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Recent Examples on the Web The only problem in the Supra's powertrain is its transmission logic. K.c. Colwell, Car and Driver, "Tested: 2020 Ford Mustang 2.3L vs. 2021 Toyota Supra 2.0," 13 Oct. 2020 In a way, Amazon was, as usual, following its unique logic. Cecilia D'anastasio, Wired, "Amazon Wants to ‘Win at Games.’ So Why Hasn’t It?," 7 Oct. 2020 As Bismarck’s compatriot, Carl von Clausewitz, said, war has its own logic. Margaret Macmillan, WSJ, "The World That War Has Made," 2 Oct. 2020 Is their logic anchored on their loyalty to the old rules of conduct? Albert Ko, Fortune, "Amid vaccine trials, the FDA is on trial itself," 24 Sep. 2020 Over the course of each fifteen- or twenty-minute segment, a system is imposed with its own governing logic and structure. Kyle Chayka, The New Yorker, "“Get Organized with The Home Edit” Is Infomercial Reality Television," 23 Sep. 2020 While discerning who the team has actual interest in is, of course, paramount, half the fun (give or take) of draft season is simply trying to apply our own logic to their situation and give best guesses as to who fits the bill. Eric Walden, The Salt Lake Tribune, "With the NBA Draft two months away, here’s who the early mock drafters have coming to the Utah Jazz," 19 Sep. 2020 Democrats say that Republicans should be bound by their own logic in this election year. Laura Litvan, Bloomberg.com, "How U.S. Supreme Court Justices Are Confirmed," 19 Sep. 2020 Complicating matters is the fact that the initial investigating detective suffered a breakdown, using astrology and its peculiar logic as his primary investigative tool. Bill Sheehan, Washington Post, "J.K. Rowling’s ‘Troubled Blood’ is her most ambitious Robert Galbraith novel yet — and likely the most divisive," 17 Sep. 2020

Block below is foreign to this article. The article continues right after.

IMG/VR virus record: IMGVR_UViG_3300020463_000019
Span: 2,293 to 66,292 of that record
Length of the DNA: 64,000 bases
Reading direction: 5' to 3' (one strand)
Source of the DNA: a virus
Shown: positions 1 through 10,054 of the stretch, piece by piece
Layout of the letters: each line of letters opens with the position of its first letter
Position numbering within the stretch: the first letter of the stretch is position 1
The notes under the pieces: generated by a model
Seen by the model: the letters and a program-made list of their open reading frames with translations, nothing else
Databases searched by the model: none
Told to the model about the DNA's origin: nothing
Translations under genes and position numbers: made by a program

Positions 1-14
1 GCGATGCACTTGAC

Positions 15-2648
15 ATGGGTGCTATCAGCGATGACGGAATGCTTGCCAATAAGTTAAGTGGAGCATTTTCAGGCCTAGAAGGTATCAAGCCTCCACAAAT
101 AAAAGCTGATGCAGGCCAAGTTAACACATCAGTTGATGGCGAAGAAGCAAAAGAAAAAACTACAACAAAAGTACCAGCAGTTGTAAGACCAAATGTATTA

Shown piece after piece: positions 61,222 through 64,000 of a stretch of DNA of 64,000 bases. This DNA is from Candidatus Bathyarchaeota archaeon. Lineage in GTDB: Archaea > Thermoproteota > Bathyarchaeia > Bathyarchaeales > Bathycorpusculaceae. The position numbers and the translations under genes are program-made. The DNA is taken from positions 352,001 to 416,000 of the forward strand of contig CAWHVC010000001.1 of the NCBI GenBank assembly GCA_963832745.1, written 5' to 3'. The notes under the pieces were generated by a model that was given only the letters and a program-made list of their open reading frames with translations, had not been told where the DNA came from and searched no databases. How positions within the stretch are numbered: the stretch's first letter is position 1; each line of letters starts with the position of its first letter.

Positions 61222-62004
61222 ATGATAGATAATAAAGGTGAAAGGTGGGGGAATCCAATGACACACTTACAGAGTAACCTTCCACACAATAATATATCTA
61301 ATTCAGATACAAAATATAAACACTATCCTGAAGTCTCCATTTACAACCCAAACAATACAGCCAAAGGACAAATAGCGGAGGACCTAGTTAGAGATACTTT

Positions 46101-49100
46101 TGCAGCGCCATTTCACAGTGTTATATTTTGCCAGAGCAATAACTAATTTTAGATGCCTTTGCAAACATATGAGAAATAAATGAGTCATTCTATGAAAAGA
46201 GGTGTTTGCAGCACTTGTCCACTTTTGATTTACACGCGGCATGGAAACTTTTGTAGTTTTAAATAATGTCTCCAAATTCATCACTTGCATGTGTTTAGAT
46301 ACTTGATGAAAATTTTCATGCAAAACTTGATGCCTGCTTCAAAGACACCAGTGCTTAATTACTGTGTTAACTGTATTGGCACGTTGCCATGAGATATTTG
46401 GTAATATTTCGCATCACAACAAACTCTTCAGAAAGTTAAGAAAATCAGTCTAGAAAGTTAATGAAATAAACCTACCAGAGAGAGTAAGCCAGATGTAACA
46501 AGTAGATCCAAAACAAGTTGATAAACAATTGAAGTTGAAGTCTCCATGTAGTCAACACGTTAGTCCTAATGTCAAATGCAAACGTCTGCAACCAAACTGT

These example sentences are selected automatically from various online news sources to reflect current usage of the word 'logic.' Views expressed in the examples do not represent the opinion of Merriam-Webster or its editors. Send us feedback.

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First Known Use of logic

12th century, in the meaning defined at sense 1a(1)

History and Etymology for logic

Middle English logik, from Anglo-French, from Latin logica, from Greek logikē, from feminine of logikos of reason, from logos reason — more at legend

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Time Traveler for logic

Time Traveler

The first known use of logic was in the 12th century

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Statistics for logic

Last Updated

20 Oct 2020

Cite this Entry

“Logic.” Merriam-Webster.com Dictionary, Merriam-Webster, https://www.merriam-webster.com/dictionary/logic. Accessed 30 Oct. 2020.

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More Definitions for logic

logic

noun
How to pronounce logic (audio)

English Language Learners Definition of logic

: a proper or reasonable way of thinking about or understanding something
: a particular way of thinking about something
: the science that studies the formal processes used in thinking and reasoning

logic

noun
log·​ic | \ ˈlä-jik How to pronounce logic (audio) \

Kids Definition of logic

1 : a proper or reasonable way of thinking about something : sound reasoning There's no logic in what you said.
2 : a science that deals with the rules and processes used in sound thinking and reasoning

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Comments on logic